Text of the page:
Article about "A Walk to Remember":
"Clean, pro-faith film is a surprise hit"

[The Hollywood-made movie "A Walk to Remember" features a positive portrayal of Baptist characters -- something extremely rare in a movie. The movie is based on a novel by Nicholas Sparks, a Catholic.]

By Terry Mattingly
Scripps Howard News Service

Source: Deseret News (Utah)
Date: 9 March 2002

No one was surprised when "A Walk to Remember" opened on Jan. 25 and drew flocks of teenage girls to the suburban super-cinemas that circle America's biggest cities.

This was, after all, a multihanky "chick flick" starring pop diva Mandy Moore. After a week, it was the No. 3 movie and had pulled in $12.2 million, which raised some Hollywood eyebrows because it cost just $10 million to make.

Then the plot thickened. In weeks two and three, ticket sales hit $23.3 million and then $30.3 million. "A Walk to Remember" was doing OK in major cities but soaring in smaller cities and towns across the heartland. Was the quiet little romance about a chaste preacher's daughter and a brooding troublemaker reaching a new demographic?

"We don't want to go out to theater lobbies and ask people, 'Are you a born-again Christian? Are you going to recommend this movie to people at your church?' But it seems clear this movie is attracting people who normally don't dash out to movie theaters," said veteran producer Denise Di Novi. "We must be getting good word-of-mouth support from people who are saying, 'This is not a typical Hollywood teen movie. You can trust this one.' "

"A Walk to Remember" began with a novel by Nicholas Sparks, a Catholic. The movie tells the story of Jamie Sullivan, the devout but spunky daughter of a small-town Baptist pastor, and Landon Carter, a handsome jerk in need of redemption. Jamie carries a Bible, helps poor children, dresses modestly, obeys her widower father and does not compromise when taken on a stargazing date that involves one blanket.

Landon tells her father: "Jamie has faith in me. She makes me want to be different -- better."

The screenplay is not as overtly religious as the book. Nevertheless, reluctant Warner Bros. executives pressed Di Novi for hard evidence that an audience existed for such a clean, pro-faith story. The studio eventually sponsored promotional materials for Christian viewers, including 10,000 youth-pastor packets containing a Bible study about issues in the movie.

Now Di Novi is predicting the film will hit $50 million in theaters, with a bright future in video. This has obvious implications for other films, if there are quality scripts available with a similar blend of morality and storytelling.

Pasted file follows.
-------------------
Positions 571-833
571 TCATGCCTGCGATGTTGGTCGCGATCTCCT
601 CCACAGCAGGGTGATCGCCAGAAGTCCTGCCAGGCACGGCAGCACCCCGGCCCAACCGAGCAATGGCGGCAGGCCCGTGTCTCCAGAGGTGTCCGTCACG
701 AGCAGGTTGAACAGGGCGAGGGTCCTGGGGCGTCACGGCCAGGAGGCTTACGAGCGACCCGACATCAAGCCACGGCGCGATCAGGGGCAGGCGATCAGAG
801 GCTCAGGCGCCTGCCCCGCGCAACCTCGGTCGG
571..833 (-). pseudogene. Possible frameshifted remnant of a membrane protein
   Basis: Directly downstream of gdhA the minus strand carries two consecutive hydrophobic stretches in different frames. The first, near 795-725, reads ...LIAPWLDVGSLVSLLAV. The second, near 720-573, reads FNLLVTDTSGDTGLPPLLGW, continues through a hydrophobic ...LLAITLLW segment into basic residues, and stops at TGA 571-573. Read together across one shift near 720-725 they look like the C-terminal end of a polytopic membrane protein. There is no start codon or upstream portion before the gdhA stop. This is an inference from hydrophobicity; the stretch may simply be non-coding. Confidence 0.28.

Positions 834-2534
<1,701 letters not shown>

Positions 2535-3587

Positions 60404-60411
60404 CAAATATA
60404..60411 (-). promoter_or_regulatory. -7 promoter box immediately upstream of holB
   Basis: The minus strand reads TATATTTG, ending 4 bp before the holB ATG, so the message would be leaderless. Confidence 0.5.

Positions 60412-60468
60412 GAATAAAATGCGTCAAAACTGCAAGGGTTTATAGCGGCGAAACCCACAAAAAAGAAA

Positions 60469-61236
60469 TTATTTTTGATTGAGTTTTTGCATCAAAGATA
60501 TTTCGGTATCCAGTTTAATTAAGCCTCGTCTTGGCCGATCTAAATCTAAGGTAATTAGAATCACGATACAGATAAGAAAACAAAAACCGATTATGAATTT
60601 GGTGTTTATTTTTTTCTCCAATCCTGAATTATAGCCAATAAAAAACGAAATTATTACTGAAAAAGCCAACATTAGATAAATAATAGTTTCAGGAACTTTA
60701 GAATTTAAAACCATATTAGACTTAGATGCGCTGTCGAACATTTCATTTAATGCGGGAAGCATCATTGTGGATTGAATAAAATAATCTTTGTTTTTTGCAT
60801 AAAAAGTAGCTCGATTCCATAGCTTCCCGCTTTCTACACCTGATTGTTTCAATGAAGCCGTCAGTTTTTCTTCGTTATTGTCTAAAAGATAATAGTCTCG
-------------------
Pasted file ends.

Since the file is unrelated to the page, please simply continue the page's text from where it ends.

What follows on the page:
"It was hard getting this movie made. I don't mind saying there was spiritual warfare involved," said Di Novi, who is best known for making films such as "Heathers," "Edward Scissorhands" and "Message in a Bottle," the latter also based on a Sparks novel.

"This isn't a blockbuster. But it is a bona fide hit movie. People should sit up and pay attention. . . . I think we have shown that there is an audience for a teen movie that isn't just about sex, drugs and rock 'n' roll. You don't have to be prurient."

Christian critics have not been silent or unanimous in their praise. Some powerful voices have insisted that "A Walk to Remember" is too vague. The film does not include one very dangerous word -- "Jesus" -- and the rebel never articulates his faith. Di Novi said the movie was screened in advance for secular and religious audiences and she had no intention of running either crowd out of theaters.

The bottom line is that this is not a "Christian movie" that preaches at viewers. Instead, she said, her goal was to produce something more daring -- a Hollywood movie that revolves around a Christian character who is compassionate and attractive, as opposed to being a phony, angry, hypocritical, judgmental zealot.

At the same time, the movie makes a subtle comment about modern churches and the young people in their pews. It shows the rebellious Landon sitting in church and, later, a confrontation with the preacher makes it clear the kid was paying some attention week after week.

"Lots of kids go to church, but you never see that reflected in TV and at the movies," said Di Novi. "And there are all kinds of kids at church -- good kids and mixed-up kids. The book says Landon had already been baptized. Sometimes the faith gets through to kids like that and sometimes it doesn't."

Terry Mattingly ( teaches at Palm Beach Atlantic College and is senior fellow for journalism at the Council for Christian Colleges & Universities. He writes this weekly column for the Scripps Howard News Service.
[Mattingly is a former Southern Baptist, and the son of a Southern Baptist preacher. Mattingly is now an Eastern Orthodox Christian.]


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